Loans are a necessary risk in the financial world. Companies need it to grow their businesses; and the average man, to build his dream home. Banks, on the other hand, need companies or individuals to take the loans that they are offering. The bank gets to benefit by making you, the borrower, pay an interest rate.
When banks give out loans, they are engaging in a game of risk. There is never a hundred percent guarantee that the loans will be repaid as agreed. There are a number of things which could prevent a borrower from honouring his payment plan, such as the loss of employment or an accident.
In this regard, the bank gives the borrower a period of time to service the loan. In a case where no payment is made and all avenues fail to retrieve the money, the bank has no choice but to classify the loan as a “bad debt.” This is also called a non-performing loan.
Banks are expected to keep a watchful eye on non-performing loans. Failure to do this can have a serious domino effect on the society and the economy at large.
Banks usually have a certain amount of money stashed away to clear “bad debts.” But when non-performing loans are at a high and that “emergency fund” to write off those debts gets to its minimum, then it affects the bank’s ability to provide new and upcoming businesses with new loans.
This can have an effect on the housing sector, the construction sector, the agricultural sector, the mining industry, etc.
The scenario described above essentially sums up the situation that has been taking place in Guyana over the last few years. Non-performing loans in various sectors have been rising at worrying rates. And the banking sector, to protect itself, is not so keen on lending as it used to.
It is at this point that we shall dive head on into the hardcore statistics which were provided to the Guyana Inc. Magazine by Central Bank. The Bank of Guyana is also the manager of loans which forms part of the micro-prudential regulations.
According to Central Bank, the level of non-performing loans deteriorated by a further 17.1 percent following the 41.5 percent rise at the end of December 2015.
The deterioration was attributed to five Licensed Depository Financial Institutions (LDFIs). Non-performing loans represented 11.5 percent of total loans, 1.4 percentage points above the end of December 2015. Total loans grew by 2.0 percent over the comparative period to G$262,526 Million, with five LDFIs recording increases ranging 1.6 percent to 13.3 percent.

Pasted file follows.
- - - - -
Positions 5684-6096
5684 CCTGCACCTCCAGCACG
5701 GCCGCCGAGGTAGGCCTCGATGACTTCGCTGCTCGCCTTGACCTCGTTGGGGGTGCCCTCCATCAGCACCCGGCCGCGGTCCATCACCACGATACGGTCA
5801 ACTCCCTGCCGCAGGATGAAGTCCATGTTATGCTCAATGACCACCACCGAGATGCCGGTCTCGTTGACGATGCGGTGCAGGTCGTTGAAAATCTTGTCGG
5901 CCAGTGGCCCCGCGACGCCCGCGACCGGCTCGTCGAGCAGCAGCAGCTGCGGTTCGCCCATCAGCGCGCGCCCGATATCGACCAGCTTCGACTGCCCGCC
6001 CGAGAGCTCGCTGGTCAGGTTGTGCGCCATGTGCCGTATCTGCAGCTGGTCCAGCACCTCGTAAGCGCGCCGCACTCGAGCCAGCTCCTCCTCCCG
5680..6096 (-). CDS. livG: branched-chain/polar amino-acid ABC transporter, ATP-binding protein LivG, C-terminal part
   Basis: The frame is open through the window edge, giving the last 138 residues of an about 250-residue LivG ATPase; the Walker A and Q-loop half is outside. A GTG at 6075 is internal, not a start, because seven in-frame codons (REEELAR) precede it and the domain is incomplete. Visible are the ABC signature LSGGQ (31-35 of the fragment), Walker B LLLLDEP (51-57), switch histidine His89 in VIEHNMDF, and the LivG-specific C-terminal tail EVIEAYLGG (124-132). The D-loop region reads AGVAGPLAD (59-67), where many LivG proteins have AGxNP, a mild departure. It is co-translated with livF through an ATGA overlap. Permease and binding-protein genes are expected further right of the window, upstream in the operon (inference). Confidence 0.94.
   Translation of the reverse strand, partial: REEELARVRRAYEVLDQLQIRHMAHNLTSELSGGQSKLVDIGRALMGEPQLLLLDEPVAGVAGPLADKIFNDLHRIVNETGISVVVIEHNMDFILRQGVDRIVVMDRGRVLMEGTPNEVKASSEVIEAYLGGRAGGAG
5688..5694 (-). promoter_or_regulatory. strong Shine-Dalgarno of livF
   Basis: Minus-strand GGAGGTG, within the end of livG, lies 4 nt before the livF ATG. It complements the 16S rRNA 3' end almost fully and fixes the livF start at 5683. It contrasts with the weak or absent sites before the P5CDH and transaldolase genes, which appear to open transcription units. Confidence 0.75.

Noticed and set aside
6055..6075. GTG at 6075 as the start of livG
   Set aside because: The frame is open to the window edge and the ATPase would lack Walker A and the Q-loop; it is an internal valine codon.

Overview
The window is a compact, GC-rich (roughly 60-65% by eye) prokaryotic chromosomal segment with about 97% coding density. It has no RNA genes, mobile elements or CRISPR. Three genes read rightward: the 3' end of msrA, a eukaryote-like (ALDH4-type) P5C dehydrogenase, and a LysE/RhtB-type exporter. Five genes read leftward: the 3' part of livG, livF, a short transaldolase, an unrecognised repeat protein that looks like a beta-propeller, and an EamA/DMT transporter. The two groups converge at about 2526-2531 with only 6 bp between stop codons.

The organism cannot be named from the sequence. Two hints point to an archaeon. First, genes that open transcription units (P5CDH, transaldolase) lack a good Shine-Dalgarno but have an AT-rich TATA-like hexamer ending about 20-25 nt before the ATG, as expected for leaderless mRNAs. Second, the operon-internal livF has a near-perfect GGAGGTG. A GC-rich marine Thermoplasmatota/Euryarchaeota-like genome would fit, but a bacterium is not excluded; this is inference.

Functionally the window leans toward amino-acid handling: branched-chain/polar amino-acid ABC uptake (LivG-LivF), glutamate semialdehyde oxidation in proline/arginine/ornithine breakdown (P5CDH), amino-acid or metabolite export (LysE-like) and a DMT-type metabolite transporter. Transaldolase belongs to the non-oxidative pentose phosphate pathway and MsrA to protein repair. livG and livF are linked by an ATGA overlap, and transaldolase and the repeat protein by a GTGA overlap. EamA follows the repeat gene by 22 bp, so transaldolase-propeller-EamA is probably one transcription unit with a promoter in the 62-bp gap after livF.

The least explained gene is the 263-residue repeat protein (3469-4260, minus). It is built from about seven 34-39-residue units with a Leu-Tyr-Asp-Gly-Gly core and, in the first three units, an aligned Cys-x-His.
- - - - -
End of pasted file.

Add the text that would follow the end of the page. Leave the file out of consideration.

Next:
Five of the eight LDFIs recorded increases in the level of their non-performing loans, taking the aggregate non-performing loans 17.1 percent (G$4,412 Million) above the G$25,874 Million reported at the end of December 2015. The three remaining LDFIs’ loan portfolios improved with their non-performing loans declining within the range of 1.9 percent to 8.3 percent. The 17.1 percent rise in the overall level of non-performing loans was due mainly to a 12.2 percent (G$2,412 Million) increase in non-performing loans in the business enterprises sector.
SECTORAL NON-PERFORMING LOANS
On a sectoral basis, non-performing loans expanded in both the business enterprises and households sectors by a respective 12.2 percent and 32.9 percent when compared with 2015. The increases in the services and manufacturing sub-sectors of 33.7 percent and 7.8 percent respectively were responsible for the overall increase in the business enterprises non-performing loans.
The sub-sectors with the highest concentrations of non-performing loans were the construction and engineering sub-sectors, accounting for 75.6 percent of the manufacturing sector; and the distribution sub-sector (wholesale and retail trade) accounting for 43.5 percent of the services sub-sector. The housing sub-sector (including purchase of land and real estate) accounted for 65.8 percent of the households sector.